Mine production systems are complex and they depend upon several sections of equipment. A breakdown or stoppage on one equipment section will almost always cause other sections to come to a halt. It is at this point when the production cost / tonne of mined material starts to rise significantly and true efficiency is lost.
Conveyors, transfer points, crushers, skip loading and hoisting sections are some of the many elements in the material handling system that may represent single points of failure and cause the cutting machinery to be stopped.
Condition monitoring of the mechanical elements, through the sensing of vibration and temperature, for example, enables preventative maintenance. Advances in compact intrinsically safe (IS) monitoring systems coupled with mine communications networks that can transport data quickly around the mine up to the management system make preventative maintenance increasingly more effective as a tool to maximise production.
Remote monitoring of the electrical systems to analyse why faults have occurred can prove more problematic.
Frequently, the stoppages happen for the same reason over and over again. To resume production as quickly as possible, drives, circuit breakers and other elements of the electrical system are reset - but often the root-cause of the problem is either not identified or just accepted as ‘one of those things that happens as part of the production routine.’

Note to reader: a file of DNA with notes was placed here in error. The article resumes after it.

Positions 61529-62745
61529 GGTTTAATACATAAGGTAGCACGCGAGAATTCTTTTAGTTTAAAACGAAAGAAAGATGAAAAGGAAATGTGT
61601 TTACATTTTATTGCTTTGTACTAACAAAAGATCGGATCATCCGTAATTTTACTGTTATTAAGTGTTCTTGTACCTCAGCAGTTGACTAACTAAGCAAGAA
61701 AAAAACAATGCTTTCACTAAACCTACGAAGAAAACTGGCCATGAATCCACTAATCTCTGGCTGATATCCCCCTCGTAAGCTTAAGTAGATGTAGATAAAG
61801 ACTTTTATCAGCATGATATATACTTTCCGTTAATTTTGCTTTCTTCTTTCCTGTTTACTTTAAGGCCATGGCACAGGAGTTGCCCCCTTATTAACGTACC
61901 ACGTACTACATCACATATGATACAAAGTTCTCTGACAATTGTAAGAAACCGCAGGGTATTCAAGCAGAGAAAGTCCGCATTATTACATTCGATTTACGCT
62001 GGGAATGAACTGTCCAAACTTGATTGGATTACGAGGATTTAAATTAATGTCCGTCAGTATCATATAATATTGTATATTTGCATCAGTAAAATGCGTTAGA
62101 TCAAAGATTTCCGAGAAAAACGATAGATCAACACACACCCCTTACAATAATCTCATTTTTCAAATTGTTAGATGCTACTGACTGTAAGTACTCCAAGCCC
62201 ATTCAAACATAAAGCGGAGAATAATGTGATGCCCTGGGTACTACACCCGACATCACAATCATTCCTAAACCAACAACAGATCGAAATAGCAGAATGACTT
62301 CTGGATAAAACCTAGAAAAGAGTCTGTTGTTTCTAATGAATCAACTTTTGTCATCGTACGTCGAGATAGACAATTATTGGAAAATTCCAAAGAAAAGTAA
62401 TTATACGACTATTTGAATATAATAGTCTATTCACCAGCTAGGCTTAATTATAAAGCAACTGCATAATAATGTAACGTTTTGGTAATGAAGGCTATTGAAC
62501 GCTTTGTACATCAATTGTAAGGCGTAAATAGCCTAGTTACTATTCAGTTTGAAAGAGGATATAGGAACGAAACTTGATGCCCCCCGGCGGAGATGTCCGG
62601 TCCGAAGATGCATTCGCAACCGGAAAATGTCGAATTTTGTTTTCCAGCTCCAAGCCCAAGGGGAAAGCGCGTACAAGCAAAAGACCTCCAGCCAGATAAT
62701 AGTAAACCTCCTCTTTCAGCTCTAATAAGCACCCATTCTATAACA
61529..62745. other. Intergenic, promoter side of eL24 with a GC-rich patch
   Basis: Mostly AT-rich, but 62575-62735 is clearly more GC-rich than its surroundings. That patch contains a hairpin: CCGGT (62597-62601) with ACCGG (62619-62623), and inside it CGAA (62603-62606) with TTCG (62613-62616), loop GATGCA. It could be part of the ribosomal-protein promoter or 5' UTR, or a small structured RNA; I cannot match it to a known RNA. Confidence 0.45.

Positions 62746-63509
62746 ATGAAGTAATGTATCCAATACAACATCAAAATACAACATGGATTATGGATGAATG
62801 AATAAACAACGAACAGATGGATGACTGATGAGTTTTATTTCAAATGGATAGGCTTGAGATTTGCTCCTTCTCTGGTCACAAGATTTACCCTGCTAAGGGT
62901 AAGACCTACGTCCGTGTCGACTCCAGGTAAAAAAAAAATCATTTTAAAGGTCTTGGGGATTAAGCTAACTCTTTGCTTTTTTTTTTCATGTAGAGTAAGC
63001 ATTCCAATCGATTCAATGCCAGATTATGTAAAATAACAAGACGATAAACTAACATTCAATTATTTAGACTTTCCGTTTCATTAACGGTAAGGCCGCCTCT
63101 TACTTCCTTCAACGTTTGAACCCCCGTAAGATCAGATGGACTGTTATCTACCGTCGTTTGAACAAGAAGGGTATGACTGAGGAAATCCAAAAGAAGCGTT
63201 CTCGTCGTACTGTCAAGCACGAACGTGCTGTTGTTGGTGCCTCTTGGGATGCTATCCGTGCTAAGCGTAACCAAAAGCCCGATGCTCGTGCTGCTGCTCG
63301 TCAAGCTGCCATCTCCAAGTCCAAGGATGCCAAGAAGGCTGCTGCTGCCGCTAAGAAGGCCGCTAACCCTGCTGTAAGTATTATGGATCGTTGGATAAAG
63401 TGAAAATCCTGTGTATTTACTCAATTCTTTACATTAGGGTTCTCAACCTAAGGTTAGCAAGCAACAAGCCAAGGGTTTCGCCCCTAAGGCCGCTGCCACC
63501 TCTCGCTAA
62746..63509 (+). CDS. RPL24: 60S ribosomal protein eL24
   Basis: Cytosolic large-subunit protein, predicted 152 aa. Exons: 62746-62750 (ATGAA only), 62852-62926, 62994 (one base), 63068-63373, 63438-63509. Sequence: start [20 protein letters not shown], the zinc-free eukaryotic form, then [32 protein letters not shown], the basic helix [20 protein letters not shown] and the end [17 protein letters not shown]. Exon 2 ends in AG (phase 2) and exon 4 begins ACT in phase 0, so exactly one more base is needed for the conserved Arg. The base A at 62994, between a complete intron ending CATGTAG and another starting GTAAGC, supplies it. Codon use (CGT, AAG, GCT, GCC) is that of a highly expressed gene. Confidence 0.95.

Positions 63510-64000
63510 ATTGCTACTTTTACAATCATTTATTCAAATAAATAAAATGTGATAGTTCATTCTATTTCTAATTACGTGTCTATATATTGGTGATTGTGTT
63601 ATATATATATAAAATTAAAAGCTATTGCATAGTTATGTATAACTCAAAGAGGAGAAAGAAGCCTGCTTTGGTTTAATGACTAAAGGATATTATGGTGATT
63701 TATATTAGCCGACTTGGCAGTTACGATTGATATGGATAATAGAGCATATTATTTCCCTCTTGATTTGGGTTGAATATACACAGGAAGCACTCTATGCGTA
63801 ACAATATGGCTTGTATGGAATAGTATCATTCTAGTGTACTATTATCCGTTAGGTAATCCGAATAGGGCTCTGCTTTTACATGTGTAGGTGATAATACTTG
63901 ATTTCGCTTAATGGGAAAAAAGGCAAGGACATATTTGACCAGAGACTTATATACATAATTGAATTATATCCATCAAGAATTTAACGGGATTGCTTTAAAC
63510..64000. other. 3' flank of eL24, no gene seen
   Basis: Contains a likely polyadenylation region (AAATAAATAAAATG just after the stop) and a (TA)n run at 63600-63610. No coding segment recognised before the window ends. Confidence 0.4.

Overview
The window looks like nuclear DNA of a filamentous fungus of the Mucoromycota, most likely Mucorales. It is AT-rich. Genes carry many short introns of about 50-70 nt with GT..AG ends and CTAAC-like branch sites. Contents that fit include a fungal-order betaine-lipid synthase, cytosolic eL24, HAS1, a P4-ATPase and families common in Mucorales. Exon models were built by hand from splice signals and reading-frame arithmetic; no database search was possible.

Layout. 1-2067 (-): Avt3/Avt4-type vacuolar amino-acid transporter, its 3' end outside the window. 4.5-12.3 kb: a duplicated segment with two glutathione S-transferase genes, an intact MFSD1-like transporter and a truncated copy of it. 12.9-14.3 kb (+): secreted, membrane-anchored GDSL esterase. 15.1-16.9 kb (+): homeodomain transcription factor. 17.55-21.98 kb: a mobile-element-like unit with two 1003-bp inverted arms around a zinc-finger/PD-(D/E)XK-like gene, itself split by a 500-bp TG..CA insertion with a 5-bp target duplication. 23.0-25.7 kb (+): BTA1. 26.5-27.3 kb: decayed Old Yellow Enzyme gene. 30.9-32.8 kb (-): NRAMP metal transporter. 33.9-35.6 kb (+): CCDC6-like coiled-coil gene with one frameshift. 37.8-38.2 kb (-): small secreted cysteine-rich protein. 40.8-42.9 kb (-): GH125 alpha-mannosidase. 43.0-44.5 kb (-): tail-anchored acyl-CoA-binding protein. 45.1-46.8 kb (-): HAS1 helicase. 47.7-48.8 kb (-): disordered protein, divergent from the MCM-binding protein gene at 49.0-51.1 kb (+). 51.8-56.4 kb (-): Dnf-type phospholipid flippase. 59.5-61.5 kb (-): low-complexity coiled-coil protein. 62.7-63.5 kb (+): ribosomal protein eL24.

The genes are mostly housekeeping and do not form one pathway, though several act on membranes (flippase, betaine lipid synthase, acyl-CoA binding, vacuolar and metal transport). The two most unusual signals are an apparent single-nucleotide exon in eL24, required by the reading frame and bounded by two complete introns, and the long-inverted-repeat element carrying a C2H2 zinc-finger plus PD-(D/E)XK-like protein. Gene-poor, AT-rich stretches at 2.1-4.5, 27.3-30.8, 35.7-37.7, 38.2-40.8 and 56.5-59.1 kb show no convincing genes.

To get a grip on these problems requires data to be captured rapidly to work out what happened first after a fault has occurred. Of course, the biggest gains come from preventing a fault, or ‘trip’, from occurring in the first place, which is what good mine production monitoring systems are all about.
Experience with coal production monitoring systems completed in recent years shows that by monitoring the currents on the main motors of cutting machinery, and keeping them on the right side of the ‘red line’, can produce significant increases in tonnage / shift compared to cutting too deeply or too fast. The production lost due to trips arising from over cutting outweighs any short-tem gains.
The technical challenge lies in finding ways to extract the data from the electrical systems of different manufacturers’ equipment. Few companies would want to replace whole sections of equipment with the sole aim of adding a modern monitoring system.
For example, part of the technical challenge is to extract data from within equipment employing flameproof (FLP) explosion protection techniques and transfer this safely into IS systems as a retrofit solution.
A whole range of technical advances in the IS monitoring systems and interfacing techniques now make this an entirely practical and affordable proposition.
Combining monitored information from both mechanical and electrical system elements onto a common data highway is a powerful tool in the battle to reduce the cost of production and increase efficiency.
Written by Steve Clayton, Managing Director, Promtex Ltd., Trolex representative for Russia.
Read the article online at: https://www.hydrocarbonengineering.com/special-reports/25072013/coal_mine_production_monitoring_019/